Sunday, 17 May 2015

Caterpillars and Conductors - from The Castle Museum to St Andrews Hall with The Norfolk & Norwich Festival

Tonight I steward at the Philharmonia Orchestra concert at St Andrews Hall, the spiritual home of the Norfolk & Norwich Festival. Dating back to 1449, it forms a part of the most complete medieval surviving friary complex in England. Bought from the king by the City Corporation during the Reformation, it was used as a 'common hall'. Norwich's four day 'Grand Music Festival' of 1788 used St Andrews Hall for the evening performances, and the establishment of the Norfolk & Norwich Triennial in 1824 (the precursor of today's Norfolk & Norwich Festival) formed a partnership with St Andrews Hall that exists to this day.

A series of concerts at this year's festival celebrate the 19th century German composer, Felix Mendelsshohn, and along with the tonight's Philharmonia Orchestra performance, there have been concerts of the composer's chamber music at The Octagon Chapel, choral works at Norwich Cathedral, and culminating with a performance of Elijah, back at St Andrews Hall, with the Bournemouth Symphony Orchestra and Festival Chorus. The soprano role in 'Elijah' was reported written for Jenny Lind, the Swedish singer whose name is associated with our own Jenny Lind Children's Hospital. Mendelssohn himself was once courted for the role of director of the Norfolk & Norwich Festival.

But before I present myself, suitably attired in volunteer t-shirt, at St Andrews Hall, I have time to visit the Castle Museum to check out the Artist Rooms exhibition of works by Jeff Koons, the American artist, and former New York commodities broker, renowned for his reproductions of banal objects.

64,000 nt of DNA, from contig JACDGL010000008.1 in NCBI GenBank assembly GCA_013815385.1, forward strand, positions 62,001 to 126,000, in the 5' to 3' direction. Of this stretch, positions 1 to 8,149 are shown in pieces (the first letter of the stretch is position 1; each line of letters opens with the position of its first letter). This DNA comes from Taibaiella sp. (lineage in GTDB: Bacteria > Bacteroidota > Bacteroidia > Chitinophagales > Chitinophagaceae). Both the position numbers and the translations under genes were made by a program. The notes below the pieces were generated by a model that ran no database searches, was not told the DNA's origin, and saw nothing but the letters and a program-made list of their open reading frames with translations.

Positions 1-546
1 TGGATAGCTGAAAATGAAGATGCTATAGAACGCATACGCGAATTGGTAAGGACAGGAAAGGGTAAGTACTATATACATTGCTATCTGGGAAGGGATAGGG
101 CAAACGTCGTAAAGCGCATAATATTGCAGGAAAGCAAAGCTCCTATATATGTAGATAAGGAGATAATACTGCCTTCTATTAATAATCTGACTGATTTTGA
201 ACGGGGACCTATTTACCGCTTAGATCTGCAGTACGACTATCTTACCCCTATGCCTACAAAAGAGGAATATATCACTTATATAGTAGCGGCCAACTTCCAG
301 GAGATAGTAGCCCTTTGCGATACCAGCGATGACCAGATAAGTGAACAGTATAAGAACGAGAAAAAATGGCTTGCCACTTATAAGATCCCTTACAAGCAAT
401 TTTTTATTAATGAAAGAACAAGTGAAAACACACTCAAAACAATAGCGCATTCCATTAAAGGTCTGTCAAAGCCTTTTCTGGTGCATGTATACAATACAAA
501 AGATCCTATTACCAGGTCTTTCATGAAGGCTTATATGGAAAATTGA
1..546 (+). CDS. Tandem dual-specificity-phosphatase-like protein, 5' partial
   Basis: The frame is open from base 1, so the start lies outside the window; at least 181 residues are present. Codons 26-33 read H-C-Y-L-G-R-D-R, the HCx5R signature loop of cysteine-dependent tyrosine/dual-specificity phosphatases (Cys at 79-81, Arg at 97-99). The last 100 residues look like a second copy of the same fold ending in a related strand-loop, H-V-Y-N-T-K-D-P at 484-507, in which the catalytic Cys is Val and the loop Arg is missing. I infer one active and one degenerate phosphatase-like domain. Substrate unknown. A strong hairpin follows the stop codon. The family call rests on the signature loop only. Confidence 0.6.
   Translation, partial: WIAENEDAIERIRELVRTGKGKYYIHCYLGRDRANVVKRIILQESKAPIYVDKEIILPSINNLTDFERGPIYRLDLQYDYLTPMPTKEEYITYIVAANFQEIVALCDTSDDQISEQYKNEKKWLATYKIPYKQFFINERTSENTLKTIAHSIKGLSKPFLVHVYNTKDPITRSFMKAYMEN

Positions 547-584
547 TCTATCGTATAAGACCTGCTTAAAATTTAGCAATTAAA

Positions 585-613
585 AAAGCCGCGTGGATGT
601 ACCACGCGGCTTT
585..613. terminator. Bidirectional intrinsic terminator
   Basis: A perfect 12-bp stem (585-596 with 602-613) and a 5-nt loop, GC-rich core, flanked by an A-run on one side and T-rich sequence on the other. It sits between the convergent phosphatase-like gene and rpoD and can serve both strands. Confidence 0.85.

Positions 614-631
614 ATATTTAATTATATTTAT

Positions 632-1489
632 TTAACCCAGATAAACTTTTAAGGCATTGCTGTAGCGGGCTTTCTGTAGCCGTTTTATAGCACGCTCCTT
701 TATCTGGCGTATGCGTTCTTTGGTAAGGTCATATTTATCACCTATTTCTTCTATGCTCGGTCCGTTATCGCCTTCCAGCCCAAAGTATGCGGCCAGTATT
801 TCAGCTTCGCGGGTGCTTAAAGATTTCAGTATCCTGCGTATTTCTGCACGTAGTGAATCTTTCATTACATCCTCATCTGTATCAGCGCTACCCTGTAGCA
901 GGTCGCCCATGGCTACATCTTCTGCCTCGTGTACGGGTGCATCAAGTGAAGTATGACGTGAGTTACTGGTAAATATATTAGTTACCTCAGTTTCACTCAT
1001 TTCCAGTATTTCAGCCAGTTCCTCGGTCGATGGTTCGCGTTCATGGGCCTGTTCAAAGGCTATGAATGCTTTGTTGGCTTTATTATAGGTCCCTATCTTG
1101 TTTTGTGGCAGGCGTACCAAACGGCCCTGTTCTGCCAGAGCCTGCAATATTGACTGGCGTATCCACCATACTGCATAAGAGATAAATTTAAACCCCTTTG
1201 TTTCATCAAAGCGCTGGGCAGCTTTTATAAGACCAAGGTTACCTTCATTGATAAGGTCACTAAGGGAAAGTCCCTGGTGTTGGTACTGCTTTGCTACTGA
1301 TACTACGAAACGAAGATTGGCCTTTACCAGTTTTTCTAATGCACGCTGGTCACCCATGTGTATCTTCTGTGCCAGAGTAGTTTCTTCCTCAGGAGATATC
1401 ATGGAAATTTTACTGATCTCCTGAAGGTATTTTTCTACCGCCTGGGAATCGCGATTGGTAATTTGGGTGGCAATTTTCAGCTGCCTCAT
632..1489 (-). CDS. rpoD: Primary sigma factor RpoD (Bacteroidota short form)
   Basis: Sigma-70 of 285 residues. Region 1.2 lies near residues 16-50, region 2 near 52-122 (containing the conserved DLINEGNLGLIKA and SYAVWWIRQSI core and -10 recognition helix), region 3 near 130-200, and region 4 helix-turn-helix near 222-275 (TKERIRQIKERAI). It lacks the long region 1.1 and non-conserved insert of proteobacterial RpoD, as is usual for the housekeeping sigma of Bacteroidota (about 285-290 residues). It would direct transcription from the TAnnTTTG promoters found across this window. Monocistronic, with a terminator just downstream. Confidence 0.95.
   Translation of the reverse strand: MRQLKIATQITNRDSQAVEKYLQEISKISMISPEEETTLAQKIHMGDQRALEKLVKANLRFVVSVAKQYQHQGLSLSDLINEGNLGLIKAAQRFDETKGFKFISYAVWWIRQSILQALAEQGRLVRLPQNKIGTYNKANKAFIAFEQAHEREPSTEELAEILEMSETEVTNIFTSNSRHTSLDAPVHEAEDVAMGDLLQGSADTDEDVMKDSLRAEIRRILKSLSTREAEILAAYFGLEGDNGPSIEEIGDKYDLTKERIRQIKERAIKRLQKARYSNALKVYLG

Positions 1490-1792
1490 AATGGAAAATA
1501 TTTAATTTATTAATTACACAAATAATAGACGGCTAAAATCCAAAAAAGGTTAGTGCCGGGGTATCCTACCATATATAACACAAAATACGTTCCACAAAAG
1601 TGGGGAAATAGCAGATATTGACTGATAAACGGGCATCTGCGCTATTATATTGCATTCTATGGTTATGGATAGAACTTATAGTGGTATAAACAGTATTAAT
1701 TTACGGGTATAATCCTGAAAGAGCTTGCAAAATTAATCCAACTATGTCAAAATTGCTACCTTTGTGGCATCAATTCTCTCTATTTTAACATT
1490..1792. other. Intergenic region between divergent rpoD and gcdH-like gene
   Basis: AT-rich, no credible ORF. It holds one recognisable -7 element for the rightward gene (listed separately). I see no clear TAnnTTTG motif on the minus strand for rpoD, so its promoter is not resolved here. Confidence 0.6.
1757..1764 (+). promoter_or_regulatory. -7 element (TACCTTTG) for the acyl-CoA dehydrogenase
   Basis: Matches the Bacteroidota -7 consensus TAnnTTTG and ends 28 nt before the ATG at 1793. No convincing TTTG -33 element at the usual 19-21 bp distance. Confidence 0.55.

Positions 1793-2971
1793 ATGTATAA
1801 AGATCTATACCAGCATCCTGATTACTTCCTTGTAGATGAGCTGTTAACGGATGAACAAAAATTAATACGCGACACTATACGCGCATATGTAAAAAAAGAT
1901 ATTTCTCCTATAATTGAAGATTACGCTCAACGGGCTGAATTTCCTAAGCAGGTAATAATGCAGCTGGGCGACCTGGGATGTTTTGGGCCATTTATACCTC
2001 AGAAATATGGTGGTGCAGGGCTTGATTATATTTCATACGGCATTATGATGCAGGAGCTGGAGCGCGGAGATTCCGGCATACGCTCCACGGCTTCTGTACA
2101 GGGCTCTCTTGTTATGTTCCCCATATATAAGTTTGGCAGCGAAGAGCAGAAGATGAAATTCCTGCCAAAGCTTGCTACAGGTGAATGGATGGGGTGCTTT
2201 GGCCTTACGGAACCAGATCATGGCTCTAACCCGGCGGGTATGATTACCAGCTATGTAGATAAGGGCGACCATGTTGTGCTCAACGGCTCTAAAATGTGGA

'Puppy' by Jeff Koons outside the Guggenheim Museum, Bilbao

The first piece of Jeff Koons' work that I remember was the enormous topiary 'Puppy' outside the Guggenheim Museum in Bilbao. Whilst Artist Rooms have not managed to have this 13 metre high living work of art dismantled and transported to Norwich, they have managed to secure a number of pieces which illustrate the different stages in his creativity, probably the most iconic of which is 'Winter Bears' (1988) from the acclaimed 'banality' series. To stand so close to this polychromed wooden masterpiece that, in photographs, looks simply like a piece of cheap kitsch pottery, is quite wonderful, a bit like seeing the 'Mona Lisa' for the first time.

'Winter Bears'

Other pieces include the gorgeous marble 'Bourgeois Bust - Jeff and Ilona' (1991), a self portrait incorporating his newly-wed wife at the time, Ilona Staller. Staller, an Italian pornography star of the time, was also immortalised musically by English band Pop Will Eat Itself in their 1990 dance hit 'Touched By The Hand of Cicciolina'.

'Bourgeois Bust'

The vitrines of basketballs  and Hoover vacuum cleaners from 'The New' series (1980-87) pre-dates Damien Hirst's tanking of ordinary objects as art by almost ten years, and manipulates familiar objects into an artistic setting, realising the artist's desire to capture and preserve the instant of perfection when everyday objects are first formed and released.